Yall’s black asses are going to let a biracial guy raised by white people stand up taller than you for the rights of black people?!

I’m not impressed by players who chose to show solidarity for the first time. The conversation has now become about the President’s name calling, superficial/symbolic patriotism and not about victims of police brutality. Choosing to kneel for the first time yesterday shows that players were more offended by being called SOBs than state sponsored violence against black people. Only when their egos were bruised did those BITCHES decide to take action. They were standing up for Colin and for themselves. They were standing up against 45. Meanwhile, the 200+ black people that the police have killed since Kap first protested have been forgotten.

Check out the data on police shootings compiled by the Washington Post and The Guardian.

Bitch Honorable Mention: Niggas who won’t protest the NFL.

Dr. Boyce Watkins

I’m a fan of Doc. That doesn’t mean I always agree with him. On Saturday on Facebook he said “Toxic Feminism has done nearly as much harm to the black family as the KKK its self” NIGGA WHAT? That statement was like Hotep level 10. Don’t take a worthy conversation (Toxic Masculinity) and make it fit your agenda. Ole “I know you are but what am I” head ass. Feminism is the advocacy of women’s rights based on the equality of the sexes. We have a bad habit of blaming the woman always. Women do some crazy shit. I know. I am one. I’m nuts. But Dad/Husband/Baby Daddy left the family and Mom/Wife/Baby Momma stayed and raised all the kids and feminism destroyed the family? Not the bitch who made a family and then left.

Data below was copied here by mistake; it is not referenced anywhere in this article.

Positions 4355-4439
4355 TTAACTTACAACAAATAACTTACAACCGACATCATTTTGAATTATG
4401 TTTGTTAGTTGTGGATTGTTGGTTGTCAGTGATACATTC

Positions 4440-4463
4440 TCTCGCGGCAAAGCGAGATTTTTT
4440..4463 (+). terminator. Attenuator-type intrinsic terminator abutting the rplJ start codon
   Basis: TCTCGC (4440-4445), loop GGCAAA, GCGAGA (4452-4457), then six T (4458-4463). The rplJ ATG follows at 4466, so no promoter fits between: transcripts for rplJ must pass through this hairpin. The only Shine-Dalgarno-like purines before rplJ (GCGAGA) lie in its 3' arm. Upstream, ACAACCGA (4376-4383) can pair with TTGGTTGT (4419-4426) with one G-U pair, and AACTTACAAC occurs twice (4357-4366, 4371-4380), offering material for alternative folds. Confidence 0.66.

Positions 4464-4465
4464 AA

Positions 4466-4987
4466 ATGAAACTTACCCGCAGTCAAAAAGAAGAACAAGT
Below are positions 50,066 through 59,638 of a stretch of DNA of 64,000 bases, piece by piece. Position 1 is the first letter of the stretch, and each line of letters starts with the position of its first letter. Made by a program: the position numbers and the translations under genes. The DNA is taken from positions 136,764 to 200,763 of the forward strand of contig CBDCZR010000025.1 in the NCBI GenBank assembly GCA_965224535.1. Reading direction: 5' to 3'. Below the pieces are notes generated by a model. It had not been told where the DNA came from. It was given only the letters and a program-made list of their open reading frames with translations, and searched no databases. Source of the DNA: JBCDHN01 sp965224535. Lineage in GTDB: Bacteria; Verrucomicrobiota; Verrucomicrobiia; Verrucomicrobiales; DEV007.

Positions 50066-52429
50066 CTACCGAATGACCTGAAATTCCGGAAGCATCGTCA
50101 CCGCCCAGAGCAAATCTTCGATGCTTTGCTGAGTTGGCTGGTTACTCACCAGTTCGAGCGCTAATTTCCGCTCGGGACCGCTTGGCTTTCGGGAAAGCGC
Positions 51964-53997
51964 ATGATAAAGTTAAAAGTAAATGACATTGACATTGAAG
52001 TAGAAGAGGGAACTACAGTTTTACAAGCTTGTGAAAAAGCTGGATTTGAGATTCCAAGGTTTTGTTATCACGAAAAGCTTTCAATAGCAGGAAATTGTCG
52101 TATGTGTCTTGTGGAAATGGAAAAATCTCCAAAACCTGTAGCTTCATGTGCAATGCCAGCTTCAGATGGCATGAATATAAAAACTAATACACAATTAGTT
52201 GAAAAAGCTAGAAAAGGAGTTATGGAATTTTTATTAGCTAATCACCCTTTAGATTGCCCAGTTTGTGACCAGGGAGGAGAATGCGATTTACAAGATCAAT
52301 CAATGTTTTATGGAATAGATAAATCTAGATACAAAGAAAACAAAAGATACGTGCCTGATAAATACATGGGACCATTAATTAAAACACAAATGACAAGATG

Not to mention many black women don’t identify as feminists because feminism is VERY white.

I’d love to have a conversation with Doc about this. Maybe I shouldn’t have called him a bitch first. Ah well.

Bitch Honorable Mention: The Hoteps and PickMe Penelopes cosigning Doc in the comments.


Thus is my argument of the bitch-ness of men. Don’t come in my inbox telling me why you aren’t a bitch (yes you are) or that not all men are bitches. If you want to have a meaningful conversation, I’m all for it. Also. if you’re chunky with a beard, a nose ring, love the Lord and want a nice wife to ruin your credit and tell you that you’re trash feel free to inbox as well.

Future Blogs
Wednesday: Millenials and The Church Part 2.
In the near future: Church Songs that are a Lie.

Thank you.


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Lent 3: Just Give Him a Pepsi

I know this is late and everything but I honestly haven’t had anything to say regarding my Lenten experience. Here’s why. I’m supposed to be listening.

Matthew 6:33 says But ye first the kingdom of God, and his righteousness; and all these things shall be added into you.

CAGW translation, Look for Jesus.

I am just pretty unsure about life now and my prayer is that Jesus reveals His desires and will for me.

Giving up Facebook has surely cleared my head and I don’t think I’m going to go back even after Lent is over.. not the way I was using anyway. I connect with people on Facebook simply because I know them and that ain’t enough. Being connected to errrbody is toxic. FB used to be fun. Seems more like a chore now. idk, I’m still chewing on it. So, all of my thoughts have gone into my personal notebook lately. I ain’t sharing everything with you niggas. Most of yall ain’t praying no how.

Since I’m not on FB my commentary has to go somewhere doesnt it?

This week in whiteness, we’re solving racism with dolls, fake essays and Pepsi. White people’s answers for racism never involve them DOING anything or changing their minds or hearts. Atoning for America’s original sin is impossible, but moving in the right direction is HARD.

Ziad Ahmed got into Stanford and his essay was “#BlackLivesMatter” over 100 times. This is probably the least remarkable thing he’s done. The kid is impressive. Google him. That being said, I’m not impressed. Ahmed would have gotten into Stanford regardless, i’m not arguing that; what he did was creative, but not remarkable or revolutionary.